"It's not just the United States, this is really worldwide," Greenberg said on CNBC. "We have to deal with the housing issue once and for all. It goes into credit card debt, it goes into all forms of debt."
Innovating thinking will be critical, with a worldwide approach that takes into account the needs of companies, investors and the public, he said.
"We're doing things that we've never done before, but the beauty of this time as compared to the prior Depression in '32, people are acting and the world is acting together," he said. "It's not as if we're acting in isolation."
President-elect Barack Obama's approach so far to the economic crisis drew praise from Greenberg, even though he supported Republican John McCain in this year's election.
Obama has been filling out his economic team, with New York Fed President Timothy Geithner on tap to take over at Treasury and former Treasury Secretary Larry Summers to lead the National Economic Council.
"I think that the choice of people (is) excellent. They're experienced, I think they'll do a good job," he said. "I think President-elect Obama's speech was very encouraging. I think he's very practical. We are in a crisis. You have to put ideology aside and you really have to deal with the crisis and I think he is."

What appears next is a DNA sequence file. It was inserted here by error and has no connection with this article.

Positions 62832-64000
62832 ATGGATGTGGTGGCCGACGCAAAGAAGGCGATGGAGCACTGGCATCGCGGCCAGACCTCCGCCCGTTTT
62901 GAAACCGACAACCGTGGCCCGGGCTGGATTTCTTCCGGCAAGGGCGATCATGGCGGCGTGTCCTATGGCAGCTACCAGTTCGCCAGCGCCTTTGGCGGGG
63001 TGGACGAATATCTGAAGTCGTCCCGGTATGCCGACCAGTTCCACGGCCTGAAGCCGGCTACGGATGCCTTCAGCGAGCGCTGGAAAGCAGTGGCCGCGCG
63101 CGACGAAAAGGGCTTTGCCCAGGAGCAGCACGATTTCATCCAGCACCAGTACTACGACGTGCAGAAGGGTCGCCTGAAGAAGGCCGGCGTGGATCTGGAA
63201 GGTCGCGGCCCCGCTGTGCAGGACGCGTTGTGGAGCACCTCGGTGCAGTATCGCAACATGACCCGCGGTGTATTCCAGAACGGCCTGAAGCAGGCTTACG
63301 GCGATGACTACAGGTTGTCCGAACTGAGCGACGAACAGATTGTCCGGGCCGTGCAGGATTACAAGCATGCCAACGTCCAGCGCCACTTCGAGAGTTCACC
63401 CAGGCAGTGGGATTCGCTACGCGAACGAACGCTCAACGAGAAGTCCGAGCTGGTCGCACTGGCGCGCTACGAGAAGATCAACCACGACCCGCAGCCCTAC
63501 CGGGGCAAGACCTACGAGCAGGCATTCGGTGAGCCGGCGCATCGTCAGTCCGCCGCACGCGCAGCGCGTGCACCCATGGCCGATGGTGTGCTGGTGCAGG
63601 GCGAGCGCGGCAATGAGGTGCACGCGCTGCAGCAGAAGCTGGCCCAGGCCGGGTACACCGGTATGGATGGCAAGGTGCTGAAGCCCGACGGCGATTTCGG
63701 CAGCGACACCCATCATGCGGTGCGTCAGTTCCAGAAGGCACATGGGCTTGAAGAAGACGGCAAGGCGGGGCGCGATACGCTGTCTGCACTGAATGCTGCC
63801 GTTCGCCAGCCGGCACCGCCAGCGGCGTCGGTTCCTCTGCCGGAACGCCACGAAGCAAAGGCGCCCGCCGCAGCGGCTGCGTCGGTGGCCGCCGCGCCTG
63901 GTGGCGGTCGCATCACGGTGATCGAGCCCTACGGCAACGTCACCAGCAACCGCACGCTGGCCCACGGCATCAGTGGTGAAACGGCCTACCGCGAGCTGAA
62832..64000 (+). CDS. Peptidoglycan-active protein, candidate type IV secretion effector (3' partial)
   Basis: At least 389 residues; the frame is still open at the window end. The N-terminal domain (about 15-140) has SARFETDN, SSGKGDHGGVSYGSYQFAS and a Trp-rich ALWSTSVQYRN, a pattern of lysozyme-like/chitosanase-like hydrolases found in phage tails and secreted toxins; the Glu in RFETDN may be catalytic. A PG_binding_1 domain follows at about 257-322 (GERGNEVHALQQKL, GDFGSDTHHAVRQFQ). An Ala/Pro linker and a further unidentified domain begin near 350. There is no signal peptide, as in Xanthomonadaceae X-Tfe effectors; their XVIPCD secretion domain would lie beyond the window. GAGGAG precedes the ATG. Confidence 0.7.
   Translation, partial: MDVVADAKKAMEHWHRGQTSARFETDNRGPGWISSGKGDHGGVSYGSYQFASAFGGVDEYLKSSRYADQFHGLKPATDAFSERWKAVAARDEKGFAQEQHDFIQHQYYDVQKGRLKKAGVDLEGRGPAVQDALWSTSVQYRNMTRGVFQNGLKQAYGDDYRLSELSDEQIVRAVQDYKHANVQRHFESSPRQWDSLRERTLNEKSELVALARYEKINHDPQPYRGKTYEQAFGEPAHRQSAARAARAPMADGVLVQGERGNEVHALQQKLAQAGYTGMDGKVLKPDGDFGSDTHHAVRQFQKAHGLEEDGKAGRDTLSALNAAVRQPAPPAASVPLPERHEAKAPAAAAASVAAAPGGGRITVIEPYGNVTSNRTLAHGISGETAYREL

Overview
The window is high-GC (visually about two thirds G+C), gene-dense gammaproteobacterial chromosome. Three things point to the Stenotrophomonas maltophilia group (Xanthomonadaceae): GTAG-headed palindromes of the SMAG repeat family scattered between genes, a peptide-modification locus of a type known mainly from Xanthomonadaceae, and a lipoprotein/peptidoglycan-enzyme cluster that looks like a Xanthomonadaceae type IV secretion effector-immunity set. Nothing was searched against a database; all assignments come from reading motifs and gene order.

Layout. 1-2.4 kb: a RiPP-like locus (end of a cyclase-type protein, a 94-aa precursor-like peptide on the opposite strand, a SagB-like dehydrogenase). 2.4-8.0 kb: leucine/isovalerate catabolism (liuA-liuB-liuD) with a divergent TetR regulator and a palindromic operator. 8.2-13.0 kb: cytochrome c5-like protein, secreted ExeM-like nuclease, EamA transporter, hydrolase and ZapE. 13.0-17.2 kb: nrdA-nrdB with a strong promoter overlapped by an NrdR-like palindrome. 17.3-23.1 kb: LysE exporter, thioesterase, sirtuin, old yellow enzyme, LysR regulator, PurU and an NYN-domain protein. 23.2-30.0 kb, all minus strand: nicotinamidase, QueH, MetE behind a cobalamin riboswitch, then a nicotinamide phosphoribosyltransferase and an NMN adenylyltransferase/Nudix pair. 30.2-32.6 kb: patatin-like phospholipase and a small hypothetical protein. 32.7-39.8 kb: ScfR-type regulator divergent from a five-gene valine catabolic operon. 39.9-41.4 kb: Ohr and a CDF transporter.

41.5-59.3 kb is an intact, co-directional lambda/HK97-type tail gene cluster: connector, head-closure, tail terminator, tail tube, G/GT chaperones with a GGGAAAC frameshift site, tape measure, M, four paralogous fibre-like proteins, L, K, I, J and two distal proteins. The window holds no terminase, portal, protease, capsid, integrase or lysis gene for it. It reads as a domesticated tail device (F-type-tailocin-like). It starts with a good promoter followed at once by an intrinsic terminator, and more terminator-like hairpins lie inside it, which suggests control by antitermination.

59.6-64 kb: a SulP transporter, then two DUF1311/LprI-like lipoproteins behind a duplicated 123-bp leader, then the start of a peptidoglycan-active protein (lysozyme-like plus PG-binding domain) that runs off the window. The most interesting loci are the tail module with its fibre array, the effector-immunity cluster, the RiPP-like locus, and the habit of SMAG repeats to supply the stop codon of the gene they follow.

But Greenberg warned the incoming administration to avoid the mistakes with Citigroup that he believes were made with the AIG bailout, which he said initially applied onerous terms in essentially nationalizing the company.
"It seems to me the role of the government in this is to try and keep a company alive, not burden it with huge interest rates, but to do a plan that recovers the cost of money to the government plus a modest override," he said. "You want to get the company back into a functioning company so it's a taxpayer and an employer. If you burden it with huge interest rate payments or you get so much equity that you drive out the private sector, what have you accomplished?"